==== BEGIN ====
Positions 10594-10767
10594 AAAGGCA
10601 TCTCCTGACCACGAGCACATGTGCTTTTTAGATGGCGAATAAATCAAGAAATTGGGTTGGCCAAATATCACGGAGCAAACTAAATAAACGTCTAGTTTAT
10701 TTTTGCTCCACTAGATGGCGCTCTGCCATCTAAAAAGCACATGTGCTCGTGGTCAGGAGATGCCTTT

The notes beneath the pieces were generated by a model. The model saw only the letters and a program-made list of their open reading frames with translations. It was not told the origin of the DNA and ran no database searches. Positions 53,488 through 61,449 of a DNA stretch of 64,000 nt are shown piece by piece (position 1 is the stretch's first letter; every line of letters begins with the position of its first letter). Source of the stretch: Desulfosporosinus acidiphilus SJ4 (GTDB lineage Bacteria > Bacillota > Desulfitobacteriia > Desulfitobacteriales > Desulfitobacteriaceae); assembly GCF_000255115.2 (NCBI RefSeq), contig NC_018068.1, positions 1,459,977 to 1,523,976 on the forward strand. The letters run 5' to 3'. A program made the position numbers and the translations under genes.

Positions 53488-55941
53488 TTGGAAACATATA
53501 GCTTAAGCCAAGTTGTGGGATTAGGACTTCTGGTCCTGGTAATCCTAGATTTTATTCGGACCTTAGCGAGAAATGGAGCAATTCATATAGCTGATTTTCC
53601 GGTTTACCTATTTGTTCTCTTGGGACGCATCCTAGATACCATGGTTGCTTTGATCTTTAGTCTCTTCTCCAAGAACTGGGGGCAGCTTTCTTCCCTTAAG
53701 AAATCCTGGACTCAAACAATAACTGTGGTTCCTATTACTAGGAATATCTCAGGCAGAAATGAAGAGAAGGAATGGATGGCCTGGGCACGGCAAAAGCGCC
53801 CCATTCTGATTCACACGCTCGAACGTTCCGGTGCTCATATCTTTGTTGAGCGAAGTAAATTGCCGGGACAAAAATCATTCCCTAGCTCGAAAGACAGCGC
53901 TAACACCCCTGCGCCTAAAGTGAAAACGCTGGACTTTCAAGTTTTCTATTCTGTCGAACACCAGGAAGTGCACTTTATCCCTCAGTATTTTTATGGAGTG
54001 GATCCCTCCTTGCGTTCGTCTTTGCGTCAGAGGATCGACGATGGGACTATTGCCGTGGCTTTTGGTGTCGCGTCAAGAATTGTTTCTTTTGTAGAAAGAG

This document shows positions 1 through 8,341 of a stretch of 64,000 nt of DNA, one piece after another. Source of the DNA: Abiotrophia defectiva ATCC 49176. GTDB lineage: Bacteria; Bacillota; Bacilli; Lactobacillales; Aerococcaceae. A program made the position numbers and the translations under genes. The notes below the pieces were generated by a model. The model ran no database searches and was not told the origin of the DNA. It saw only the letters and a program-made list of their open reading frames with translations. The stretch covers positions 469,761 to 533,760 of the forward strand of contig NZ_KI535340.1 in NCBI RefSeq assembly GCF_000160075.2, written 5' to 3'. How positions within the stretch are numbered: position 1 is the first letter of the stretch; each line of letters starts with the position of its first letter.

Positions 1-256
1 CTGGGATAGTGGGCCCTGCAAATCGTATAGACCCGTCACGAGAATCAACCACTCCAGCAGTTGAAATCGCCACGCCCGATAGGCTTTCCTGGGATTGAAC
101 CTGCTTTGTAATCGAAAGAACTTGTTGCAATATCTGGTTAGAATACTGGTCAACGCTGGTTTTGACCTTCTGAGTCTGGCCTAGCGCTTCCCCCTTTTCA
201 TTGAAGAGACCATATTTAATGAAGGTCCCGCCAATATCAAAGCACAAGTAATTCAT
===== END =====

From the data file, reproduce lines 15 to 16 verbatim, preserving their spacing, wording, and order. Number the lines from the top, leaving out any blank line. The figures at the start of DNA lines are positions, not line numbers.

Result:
Positions 1-256
1 CTGGGATAGTGGGCCCTGCAAATCGTATAGACCCGTCACGAGAATCAACCACTCCAGCAGTTGAAATCGCCACGCCCGATAGGCTTTCCTGGGATTGAAC